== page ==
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Don Alder - Advanced Acoustic Guitar Part 2: Taiwan Traffic Jam Part 2

Lesson Notes

** As featured in issue 26 **

Welcome back to part II of the acoustic guitar tutorial for TTJ, let’s get started. Hopefully you have sections 1 and 2 completed.

Section 3 is what I refer to as the vocal section of the song. It has two parts. In Part one, you'll be picking notes from the chords Bsus 2, F#m and G, this part repeats three times and I approach these as a vocalist would by finding subtle variation in note choices and picking patterns. The thumb uses a common alternating pattern for the bass notes and also has slight variation.  When you encounter repetitive parts you can keep on the path or stray a bit. My approach is pretty simple. If the song allows I will always introduce slight to drastic variation. I also use a bit of vibrato on the first chord, if you're fast enough you can do the same for the following chords, that said the speed of this song might not allow for it.

Part two has two variations and repeats twice. The chords are Bm, Gsus2, E7, F#7  then repeats with the following changes. Bm Gsus2 (but move F# note to a G) followed by A7 concluding with a hybrid E/G# slash type chord. You then head back to the door crasher lick (main lick of the song). Experiment with various fingerpicking patterns and see what you come up with.

Section 4 has a handful of parts which leads us to what I call the home section. The reason I say this is that most of the song has that darker minor tonality but the home section jumps to D major, the nearest relative major chord to Bm. When you arrive to the D major you feel like this is what the song has been leading up to. Part 1 chords are Em9, F#m Gm,  this is the doorway phrase or call it the big build to part 2, the home section. The chords are D,  D wB/bass,  Em, C, C#  repeat the C and C# two more times. At this point you think we introduce a Deceptive Cadence. As we jump from the C to C# we expect to hear the usual progression to D however we go to B. There is another case of using deceptive cadence in this song but Ill leave that up to you to find.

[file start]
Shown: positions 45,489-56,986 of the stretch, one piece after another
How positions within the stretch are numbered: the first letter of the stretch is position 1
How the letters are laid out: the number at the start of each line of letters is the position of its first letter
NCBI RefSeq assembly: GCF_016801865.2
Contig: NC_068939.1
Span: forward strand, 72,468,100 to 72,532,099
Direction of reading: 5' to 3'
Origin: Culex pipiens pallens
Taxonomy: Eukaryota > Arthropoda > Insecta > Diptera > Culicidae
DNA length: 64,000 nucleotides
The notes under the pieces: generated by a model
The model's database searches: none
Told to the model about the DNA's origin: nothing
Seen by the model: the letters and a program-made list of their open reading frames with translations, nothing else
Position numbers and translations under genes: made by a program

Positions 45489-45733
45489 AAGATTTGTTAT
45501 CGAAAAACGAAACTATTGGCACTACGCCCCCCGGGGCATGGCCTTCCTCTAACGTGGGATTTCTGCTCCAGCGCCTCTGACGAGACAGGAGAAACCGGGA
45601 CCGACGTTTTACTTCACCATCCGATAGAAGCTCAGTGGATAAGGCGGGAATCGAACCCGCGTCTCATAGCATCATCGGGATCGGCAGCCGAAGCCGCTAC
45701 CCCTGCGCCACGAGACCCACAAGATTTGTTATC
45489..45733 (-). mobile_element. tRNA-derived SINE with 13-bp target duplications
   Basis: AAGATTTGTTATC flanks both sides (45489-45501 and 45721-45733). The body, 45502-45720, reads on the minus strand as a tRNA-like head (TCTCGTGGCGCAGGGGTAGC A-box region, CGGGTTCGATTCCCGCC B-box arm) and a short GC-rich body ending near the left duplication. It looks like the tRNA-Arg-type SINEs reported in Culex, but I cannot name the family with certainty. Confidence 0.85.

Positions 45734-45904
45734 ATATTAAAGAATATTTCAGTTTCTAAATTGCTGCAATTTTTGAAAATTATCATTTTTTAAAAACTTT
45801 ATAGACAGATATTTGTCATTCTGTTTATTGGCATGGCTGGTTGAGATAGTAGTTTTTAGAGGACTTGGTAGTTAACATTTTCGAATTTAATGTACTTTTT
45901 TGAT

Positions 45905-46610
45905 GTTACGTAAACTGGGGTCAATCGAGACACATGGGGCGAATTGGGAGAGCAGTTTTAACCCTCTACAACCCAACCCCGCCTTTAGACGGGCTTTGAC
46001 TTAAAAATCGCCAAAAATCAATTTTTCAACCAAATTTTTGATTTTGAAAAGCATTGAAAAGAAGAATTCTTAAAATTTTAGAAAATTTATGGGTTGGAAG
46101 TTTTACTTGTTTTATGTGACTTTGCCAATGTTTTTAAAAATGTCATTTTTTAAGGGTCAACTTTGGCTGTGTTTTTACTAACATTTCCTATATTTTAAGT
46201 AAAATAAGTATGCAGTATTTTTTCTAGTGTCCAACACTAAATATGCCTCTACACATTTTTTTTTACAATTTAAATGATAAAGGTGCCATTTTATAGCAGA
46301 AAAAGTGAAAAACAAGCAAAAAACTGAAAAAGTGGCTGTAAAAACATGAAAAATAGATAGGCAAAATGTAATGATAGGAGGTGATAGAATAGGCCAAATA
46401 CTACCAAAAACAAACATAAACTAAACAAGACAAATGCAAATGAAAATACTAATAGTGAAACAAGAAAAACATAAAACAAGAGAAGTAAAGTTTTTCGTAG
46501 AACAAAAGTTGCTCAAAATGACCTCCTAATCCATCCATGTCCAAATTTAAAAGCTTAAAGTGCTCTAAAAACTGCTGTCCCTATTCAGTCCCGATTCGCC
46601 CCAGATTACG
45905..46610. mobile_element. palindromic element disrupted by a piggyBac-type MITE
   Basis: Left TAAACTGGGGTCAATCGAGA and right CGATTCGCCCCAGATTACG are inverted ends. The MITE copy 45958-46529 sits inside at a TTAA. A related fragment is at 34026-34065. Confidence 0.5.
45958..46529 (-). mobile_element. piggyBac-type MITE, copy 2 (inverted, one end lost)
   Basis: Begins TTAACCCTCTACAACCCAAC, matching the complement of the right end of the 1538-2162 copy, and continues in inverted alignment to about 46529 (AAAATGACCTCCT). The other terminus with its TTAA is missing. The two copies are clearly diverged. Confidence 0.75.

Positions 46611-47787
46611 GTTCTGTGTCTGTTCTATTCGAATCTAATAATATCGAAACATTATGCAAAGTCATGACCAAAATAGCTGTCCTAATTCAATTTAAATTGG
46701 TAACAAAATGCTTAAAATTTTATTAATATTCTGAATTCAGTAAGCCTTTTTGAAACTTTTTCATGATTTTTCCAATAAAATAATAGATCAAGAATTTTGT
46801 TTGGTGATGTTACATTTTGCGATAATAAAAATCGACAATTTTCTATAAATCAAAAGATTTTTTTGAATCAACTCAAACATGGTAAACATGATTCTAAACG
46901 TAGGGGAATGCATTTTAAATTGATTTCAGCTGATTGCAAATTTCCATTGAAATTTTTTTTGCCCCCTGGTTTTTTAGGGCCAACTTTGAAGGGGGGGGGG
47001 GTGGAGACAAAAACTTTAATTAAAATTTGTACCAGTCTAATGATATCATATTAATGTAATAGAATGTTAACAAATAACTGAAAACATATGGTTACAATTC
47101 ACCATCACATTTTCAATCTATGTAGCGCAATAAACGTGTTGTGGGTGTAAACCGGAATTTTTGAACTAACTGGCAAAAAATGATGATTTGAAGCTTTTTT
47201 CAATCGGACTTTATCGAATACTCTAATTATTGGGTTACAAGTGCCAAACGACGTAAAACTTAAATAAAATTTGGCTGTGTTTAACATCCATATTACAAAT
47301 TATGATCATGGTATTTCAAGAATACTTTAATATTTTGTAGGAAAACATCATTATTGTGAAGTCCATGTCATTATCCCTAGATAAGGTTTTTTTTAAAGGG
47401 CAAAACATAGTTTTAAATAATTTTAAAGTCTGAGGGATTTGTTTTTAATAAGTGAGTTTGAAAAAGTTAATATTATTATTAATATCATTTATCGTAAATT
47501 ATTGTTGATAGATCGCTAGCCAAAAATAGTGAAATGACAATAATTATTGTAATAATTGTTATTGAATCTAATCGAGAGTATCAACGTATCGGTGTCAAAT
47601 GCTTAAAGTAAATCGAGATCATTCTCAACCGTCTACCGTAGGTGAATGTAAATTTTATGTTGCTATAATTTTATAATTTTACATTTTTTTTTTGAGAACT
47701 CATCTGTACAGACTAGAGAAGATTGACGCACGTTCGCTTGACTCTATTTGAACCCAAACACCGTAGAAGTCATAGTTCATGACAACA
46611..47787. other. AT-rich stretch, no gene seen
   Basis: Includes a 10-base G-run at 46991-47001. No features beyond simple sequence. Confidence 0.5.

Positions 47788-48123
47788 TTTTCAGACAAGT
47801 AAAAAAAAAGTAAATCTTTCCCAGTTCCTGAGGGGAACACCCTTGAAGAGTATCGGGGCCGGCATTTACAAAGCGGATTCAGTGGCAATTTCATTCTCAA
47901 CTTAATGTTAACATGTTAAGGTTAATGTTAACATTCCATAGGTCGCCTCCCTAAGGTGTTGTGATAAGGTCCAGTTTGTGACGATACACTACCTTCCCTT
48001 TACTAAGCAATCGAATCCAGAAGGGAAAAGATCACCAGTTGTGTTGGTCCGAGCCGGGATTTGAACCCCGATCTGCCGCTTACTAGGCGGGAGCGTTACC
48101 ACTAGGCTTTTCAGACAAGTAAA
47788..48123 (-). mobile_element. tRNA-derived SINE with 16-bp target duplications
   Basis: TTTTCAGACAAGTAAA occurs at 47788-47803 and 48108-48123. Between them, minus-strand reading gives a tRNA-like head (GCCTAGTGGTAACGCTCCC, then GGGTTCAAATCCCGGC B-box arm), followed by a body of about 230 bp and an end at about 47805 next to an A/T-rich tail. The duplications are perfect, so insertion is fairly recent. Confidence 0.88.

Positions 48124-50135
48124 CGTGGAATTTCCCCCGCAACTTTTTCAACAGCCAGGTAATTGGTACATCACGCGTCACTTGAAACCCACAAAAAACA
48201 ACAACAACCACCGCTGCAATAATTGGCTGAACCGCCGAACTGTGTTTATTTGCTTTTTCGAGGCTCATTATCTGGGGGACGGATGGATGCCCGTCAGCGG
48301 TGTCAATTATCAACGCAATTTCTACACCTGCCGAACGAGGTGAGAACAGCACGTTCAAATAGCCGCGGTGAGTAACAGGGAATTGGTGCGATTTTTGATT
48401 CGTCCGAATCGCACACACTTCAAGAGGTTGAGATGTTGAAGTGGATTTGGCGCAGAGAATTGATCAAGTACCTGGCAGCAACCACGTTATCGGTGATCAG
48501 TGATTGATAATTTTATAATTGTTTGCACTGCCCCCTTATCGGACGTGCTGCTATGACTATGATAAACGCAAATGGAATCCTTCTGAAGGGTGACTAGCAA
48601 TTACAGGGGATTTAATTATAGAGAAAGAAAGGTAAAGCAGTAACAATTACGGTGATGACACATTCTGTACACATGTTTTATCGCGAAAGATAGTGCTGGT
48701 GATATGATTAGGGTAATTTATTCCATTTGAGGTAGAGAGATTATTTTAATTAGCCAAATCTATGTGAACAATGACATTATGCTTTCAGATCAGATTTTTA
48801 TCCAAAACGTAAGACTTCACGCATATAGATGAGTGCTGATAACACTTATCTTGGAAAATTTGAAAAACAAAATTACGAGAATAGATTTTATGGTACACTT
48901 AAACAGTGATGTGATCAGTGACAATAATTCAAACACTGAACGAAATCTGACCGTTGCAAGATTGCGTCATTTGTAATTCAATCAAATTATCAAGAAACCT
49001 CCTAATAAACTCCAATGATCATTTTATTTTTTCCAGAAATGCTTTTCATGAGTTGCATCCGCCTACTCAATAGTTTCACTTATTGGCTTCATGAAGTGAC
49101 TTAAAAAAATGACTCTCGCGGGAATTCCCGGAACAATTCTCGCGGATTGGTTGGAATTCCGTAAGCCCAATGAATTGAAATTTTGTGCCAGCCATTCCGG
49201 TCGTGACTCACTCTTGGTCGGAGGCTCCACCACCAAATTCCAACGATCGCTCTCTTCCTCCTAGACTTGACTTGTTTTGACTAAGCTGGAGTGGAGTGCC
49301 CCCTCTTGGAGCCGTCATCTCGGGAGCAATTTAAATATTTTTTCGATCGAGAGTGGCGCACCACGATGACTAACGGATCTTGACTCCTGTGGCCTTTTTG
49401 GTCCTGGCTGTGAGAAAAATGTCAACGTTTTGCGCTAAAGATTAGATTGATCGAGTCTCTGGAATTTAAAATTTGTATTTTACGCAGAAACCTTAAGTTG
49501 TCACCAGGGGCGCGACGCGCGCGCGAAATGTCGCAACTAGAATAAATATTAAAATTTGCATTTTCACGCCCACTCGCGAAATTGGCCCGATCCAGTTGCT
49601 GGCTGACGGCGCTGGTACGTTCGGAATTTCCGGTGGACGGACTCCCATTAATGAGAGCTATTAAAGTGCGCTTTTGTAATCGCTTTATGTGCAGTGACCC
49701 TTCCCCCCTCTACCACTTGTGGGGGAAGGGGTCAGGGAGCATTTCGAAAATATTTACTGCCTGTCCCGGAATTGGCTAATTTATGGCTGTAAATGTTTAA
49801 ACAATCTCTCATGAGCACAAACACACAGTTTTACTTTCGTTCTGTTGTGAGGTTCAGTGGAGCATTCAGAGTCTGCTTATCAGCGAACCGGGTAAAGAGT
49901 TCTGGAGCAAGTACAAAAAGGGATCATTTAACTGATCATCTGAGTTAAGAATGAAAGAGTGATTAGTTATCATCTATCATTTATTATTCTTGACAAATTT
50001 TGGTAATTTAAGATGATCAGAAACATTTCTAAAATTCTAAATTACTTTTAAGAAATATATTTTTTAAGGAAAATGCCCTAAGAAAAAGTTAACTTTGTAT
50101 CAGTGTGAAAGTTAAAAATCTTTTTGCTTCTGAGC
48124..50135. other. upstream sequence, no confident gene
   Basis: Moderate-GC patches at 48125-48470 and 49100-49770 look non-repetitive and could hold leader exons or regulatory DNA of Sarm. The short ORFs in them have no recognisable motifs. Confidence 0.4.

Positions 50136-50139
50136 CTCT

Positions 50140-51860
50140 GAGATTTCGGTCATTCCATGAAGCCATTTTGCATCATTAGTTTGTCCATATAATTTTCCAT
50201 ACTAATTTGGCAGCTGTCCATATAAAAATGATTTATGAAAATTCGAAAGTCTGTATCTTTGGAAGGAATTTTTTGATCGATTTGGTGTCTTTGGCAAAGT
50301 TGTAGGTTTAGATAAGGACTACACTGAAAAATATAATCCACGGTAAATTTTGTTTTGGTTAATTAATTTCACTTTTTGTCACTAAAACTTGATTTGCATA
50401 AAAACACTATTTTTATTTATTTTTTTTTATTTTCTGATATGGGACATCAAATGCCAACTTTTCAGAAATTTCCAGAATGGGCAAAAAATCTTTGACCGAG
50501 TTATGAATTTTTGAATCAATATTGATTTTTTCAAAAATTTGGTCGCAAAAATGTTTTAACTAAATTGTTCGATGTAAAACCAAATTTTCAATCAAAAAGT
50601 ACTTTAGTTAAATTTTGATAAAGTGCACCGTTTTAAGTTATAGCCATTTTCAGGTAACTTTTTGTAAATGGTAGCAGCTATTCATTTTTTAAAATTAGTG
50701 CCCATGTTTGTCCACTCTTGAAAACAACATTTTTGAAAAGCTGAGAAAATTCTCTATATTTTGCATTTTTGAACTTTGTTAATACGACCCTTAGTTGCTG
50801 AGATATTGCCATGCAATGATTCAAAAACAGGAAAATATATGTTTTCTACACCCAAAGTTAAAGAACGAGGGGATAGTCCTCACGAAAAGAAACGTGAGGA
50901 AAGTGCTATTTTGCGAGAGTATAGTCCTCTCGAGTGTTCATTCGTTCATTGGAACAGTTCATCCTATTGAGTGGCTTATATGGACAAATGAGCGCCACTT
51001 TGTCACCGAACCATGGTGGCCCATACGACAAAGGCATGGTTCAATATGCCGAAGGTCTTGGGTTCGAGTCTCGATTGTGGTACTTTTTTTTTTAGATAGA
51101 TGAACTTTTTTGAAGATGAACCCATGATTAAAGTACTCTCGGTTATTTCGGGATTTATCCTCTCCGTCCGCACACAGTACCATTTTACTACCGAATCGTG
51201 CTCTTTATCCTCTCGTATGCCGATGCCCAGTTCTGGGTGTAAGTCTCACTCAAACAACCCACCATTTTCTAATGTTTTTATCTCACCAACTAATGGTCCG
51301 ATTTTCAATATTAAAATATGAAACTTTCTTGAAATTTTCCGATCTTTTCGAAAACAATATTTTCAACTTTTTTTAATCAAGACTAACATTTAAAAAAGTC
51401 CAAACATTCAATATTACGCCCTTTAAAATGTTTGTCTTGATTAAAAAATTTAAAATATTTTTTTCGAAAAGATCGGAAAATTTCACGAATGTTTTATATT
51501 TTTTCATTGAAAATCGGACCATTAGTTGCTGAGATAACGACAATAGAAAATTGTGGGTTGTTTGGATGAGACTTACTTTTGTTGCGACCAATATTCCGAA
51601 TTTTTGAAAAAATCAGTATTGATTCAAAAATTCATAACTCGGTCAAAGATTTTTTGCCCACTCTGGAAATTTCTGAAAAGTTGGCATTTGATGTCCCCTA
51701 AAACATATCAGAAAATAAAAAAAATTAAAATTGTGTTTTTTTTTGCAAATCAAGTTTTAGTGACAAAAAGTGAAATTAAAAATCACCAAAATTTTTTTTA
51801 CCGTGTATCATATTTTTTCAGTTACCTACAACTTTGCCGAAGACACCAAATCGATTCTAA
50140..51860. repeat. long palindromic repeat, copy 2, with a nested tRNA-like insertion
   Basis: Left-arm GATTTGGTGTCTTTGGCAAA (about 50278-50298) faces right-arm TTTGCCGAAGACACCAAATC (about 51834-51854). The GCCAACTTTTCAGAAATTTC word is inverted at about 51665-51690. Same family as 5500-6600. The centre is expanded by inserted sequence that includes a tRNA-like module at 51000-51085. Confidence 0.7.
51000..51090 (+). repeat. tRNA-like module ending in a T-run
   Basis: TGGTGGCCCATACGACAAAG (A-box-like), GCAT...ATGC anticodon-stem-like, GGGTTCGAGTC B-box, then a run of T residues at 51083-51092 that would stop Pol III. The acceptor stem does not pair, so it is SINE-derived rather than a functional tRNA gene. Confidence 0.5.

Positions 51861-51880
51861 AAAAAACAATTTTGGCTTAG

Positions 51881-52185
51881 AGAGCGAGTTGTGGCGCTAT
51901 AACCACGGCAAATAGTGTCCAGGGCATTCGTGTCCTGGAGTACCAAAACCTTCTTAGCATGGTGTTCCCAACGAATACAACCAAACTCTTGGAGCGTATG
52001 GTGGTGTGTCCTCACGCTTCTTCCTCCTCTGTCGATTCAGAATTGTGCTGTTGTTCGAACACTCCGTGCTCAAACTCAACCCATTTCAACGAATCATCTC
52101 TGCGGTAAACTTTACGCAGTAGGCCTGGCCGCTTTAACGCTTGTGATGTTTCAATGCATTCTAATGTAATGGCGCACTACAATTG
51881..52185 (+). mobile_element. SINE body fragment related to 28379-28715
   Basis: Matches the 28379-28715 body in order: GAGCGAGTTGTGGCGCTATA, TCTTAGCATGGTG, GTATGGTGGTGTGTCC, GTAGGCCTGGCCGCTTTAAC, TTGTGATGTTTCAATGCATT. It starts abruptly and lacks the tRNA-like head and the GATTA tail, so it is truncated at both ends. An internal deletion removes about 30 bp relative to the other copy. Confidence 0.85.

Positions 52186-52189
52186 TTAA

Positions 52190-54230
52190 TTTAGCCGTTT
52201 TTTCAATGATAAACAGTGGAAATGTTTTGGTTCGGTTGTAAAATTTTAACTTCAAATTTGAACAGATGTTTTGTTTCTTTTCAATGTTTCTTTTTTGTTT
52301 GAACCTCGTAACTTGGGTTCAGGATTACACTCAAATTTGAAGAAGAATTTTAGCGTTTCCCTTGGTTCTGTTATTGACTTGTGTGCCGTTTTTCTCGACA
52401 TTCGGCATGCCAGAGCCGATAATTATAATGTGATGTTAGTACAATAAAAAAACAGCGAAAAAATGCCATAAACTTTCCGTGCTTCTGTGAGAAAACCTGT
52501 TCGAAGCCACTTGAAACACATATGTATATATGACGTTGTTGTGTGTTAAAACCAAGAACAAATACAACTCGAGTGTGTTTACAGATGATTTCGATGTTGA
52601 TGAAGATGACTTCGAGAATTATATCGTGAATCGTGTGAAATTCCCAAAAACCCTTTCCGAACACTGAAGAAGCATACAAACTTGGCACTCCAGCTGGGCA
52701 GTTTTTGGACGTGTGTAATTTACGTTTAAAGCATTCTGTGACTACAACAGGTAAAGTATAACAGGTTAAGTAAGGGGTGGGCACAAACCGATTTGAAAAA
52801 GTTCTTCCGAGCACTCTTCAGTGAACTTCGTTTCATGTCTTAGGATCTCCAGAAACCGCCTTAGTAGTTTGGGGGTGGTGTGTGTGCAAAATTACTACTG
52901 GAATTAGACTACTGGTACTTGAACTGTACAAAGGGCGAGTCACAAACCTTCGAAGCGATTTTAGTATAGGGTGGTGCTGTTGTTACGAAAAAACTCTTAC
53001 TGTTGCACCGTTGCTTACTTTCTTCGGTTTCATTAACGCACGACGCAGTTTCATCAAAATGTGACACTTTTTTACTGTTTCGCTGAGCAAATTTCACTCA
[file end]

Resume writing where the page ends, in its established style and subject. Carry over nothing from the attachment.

To describe this song in non musical terms it's the feeling of being in crazy traffic, with lots of twists and turns, you finally get on the home stretch and just when you think your there your getting close mayhem appears.

Some interesting ditties to note about crafting your song to fit the song title as pertaining to this song.

- use of altered tunings to open up the sonic palette providing many new shapes and tonal colours.

- uses a door crasher lick

- the techniques and progressions have structure and reason but suggest mayhem, similar to how real traffic functions

- use of the the most coolest tool for guitar players, the cut and paste technique

- The song mostly lives in the tonality of B minor but shifts to the tonality of D major which is the nearest relative major to Bm

-  using deceptive cadence  (std progressions are 4 -5-1)   the most powerful cadence used on the planet is from 5-1  but this song avoids that, we use this technique to transition to the door crasher lick to end the song.

So, hope you enjoyed this tutorial, in summary songwriting is always an interesting process. I like the sound of suspended chords and this led my in the direction of this song.

There you have it, any questions, drop me a line at don@donalder.com If you feel like hearing some new music then hunt me down on cdbaby.com or my website www.donalder.com

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